Biotic (plant)Abiotic (rainwater)16Abiotic or Biotic?The air temperature is 45 degrees F = The soil is made of rocks and minerals =A bird lays eggs =Bacteria break down dead organisms = The pH or the water is 2 (acidic) =abioticabioticabioticbioticbiotic17Abiotic or Biotic?

BioticBioticBioticAbiotic18Which of the following is a relationship between abiotic and biotic factors?A) The rain on an open field washes away soilB) A hawk hunts a mouse and swoops down into the forest for the killC) A lake has very acidic water which causes many fish populations to dieD) A deer grazes in a field of grasses

AbioticBiotic19Energy Transfer in an EcosystemNCSCOS 5.02b20Food ChainsA food chain shows the flow of energy between the organisms in an environment

Food ChainsNotice that the arrow points from the organism being eaten to the organism that eats it.Like the burger you eat goes into youPlants Cow (burger) Human

What do the arrows in the food chain below indicate?SunlightEnergy flowHeat transferToxins

What is energy?The energy that is transferred in an ecosystem is stored in carbon-compounds, or organic compounds.Organic compounds: molecules that contain a carbon atomCarbohydrates: glucose, starch, cellulose (mostly plants)Proteins: the muscles of animals (steak!)Fats: in muscle of animal tissues (fatty steak!)

Food WebsWhen we put many food chains together in one ecosystem, it is called a food web

Food WebsFood webs show the direction that energy flows in an ecosystem.

Energy Moves in a Food Web

Plants make glucose from lightSome animals get glucose from plantsOther animals get energy from the fat and protein in other animalsParts of a Food WebProducers: organisms that use light to store energy in organic compounds. (examples: plants, algae, phytoplankton)

Parts of a Food WebWhere are the producers in the food web below?

Parts of a Food WebConsumers: organisms that eat other organisms to get organic compounds that they use for energy (examples: humans, cows, insects, birds)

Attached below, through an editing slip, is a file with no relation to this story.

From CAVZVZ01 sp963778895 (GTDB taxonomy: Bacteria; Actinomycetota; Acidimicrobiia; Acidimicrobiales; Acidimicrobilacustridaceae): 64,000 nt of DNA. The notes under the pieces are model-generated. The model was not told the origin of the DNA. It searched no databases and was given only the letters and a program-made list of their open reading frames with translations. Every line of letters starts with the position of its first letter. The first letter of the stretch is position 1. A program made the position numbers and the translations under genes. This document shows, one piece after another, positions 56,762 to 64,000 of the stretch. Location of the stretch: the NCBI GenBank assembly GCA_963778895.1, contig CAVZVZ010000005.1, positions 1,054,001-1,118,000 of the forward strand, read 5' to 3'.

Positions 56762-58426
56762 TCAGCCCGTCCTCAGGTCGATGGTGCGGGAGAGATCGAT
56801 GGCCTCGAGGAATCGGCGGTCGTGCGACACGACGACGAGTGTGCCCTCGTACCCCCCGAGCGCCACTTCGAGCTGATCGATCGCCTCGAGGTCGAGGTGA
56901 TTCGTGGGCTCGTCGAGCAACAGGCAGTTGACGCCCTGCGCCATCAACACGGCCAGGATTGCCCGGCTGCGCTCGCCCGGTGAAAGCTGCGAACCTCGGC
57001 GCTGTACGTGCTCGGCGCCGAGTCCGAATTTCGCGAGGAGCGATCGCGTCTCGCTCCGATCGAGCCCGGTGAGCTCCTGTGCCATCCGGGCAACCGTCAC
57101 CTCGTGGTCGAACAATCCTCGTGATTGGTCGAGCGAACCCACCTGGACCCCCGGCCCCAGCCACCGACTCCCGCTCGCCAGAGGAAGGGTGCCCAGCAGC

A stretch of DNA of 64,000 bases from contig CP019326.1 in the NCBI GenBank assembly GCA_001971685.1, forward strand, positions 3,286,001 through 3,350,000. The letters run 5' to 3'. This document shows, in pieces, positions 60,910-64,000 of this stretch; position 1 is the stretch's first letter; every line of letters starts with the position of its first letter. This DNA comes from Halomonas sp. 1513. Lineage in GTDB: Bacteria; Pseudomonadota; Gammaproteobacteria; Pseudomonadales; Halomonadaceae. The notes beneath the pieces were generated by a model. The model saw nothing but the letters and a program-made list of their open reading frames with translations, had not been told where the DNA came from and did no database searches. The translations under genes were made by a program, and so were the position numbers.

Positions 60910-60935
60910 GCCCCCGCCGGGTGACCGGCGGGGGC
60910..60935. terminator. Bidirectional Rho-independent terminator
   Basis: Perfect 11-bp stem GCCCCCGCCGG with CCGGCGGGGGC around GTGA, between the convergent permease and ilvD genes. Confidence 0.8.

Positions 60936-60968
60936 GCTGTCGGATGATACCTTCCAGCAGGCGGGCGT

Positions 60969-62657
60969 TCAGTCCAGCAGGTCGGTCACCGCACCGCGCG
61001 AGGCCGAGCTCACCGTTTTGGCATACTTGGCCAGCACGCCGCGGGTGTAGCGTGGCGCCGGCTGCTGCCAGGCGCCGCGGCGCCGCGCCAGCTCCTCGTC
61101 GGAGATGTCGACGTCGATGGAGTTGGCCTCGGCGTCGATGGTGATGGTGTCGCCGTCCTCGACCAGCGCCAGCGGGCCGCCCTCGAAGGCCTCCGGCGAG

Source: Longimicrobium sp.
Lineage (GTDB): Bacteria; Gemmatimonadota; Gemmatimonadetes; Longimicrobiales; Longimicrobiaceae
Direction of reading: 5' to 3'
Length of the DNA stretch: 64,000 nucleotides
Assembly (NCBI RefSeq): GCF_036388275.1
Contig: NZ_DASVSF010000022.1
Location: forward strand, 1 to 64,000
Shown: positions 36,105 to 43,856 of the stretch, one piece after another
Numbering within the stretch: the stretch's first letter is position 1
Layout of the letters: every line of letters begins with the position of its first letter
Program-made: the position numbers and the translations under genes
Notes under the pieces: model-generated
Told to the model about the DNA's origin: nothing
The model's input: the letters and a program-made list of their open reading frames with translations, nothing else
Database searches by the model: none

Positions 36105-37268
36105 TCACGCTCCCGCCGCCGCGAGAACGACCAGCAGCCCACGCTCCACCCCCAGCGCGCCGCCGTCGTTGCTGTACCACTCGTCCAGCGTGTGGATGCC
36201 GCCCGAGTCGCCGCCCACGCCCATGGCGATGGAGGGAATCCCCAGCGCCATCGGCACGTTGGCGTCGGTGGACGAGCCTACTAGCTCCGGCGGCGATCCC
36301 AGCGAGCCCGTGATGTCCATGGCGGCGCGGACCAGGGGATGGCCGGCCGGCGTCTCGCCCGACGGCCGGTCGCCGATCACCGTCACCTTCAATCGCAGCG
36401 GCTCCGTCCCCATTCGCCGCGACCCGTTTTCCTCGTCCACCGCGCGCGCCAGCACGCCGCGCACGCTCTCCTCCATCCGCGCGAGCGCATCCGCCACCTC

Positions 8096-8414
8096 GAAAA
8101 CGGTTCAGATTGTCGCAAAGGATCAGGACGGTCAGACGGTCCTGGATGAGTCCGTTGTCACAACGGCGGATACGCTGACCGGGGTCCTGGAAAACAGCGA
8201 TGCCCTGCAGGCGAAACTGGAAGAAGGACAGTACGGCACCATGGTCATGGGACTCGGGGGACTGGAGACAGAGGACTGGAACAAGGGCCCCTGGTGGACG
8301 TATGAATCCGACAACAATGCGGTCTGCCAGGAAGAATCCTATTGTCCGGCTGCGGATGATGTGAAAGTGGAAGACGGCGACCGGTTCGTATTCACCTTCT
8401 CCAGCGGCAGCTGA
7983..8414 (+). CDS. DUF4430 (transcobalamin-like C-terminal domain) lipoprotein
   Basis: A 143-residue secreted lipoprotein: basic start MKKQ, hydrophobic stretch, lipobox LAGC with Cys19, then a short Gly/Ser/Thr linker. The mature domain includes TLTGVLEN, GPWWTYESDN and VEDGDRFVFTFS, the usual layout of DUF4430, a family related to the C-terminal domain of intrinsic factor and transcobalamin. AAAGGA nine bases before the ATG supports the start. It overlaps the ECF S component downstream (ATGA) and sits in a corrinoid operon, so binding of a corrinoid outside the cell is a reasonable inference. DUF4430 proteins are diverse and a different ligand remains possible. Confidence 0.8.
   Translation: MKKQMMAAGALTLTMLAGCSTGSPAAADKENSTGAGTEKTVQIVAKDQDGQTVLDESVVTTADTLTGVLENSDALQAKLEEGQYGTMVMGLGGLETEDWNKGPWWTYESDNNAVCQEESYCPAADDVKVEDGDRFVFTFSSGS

Parts of a Food WebWhere are the consumers in the food web below?

Parts of a Food WebTertiary consumers: organisms that eat secondary consumers for energySecondary consumers: organisms that eat primary consumers for energyPrimary consumers: organisms that eat producers to obtain energy compounds

ProducerPrimary ConsumerSecondary ConsumerTertiary ConsumerHow is energy stored and transferred in an ecosystem?In lightIn oxygen and carbon dioxideIn carbon compounds like glucoseIn the process of decomposition

Which of the following organisms is a primary consumer in the ecosystem shown?HawkRabbitMountain lionFrog

Population Impacts in a Food WebIf the population of organisms at any level of the food web changes, it will affect the population at other levels

Population Impacts in a Food WebIf the population of producers decreases, then the population of primary consumers will decrease if they dont have enough food.

Population Impacts in a Food WebIf the population of primary consumers decreases, thenThe producers will increase because there are less consumers eating themThe secondary consumers will decrease because there is less food for them

Which organism would be most affected if the cricket population decreased?SnakeDeerFrogHawk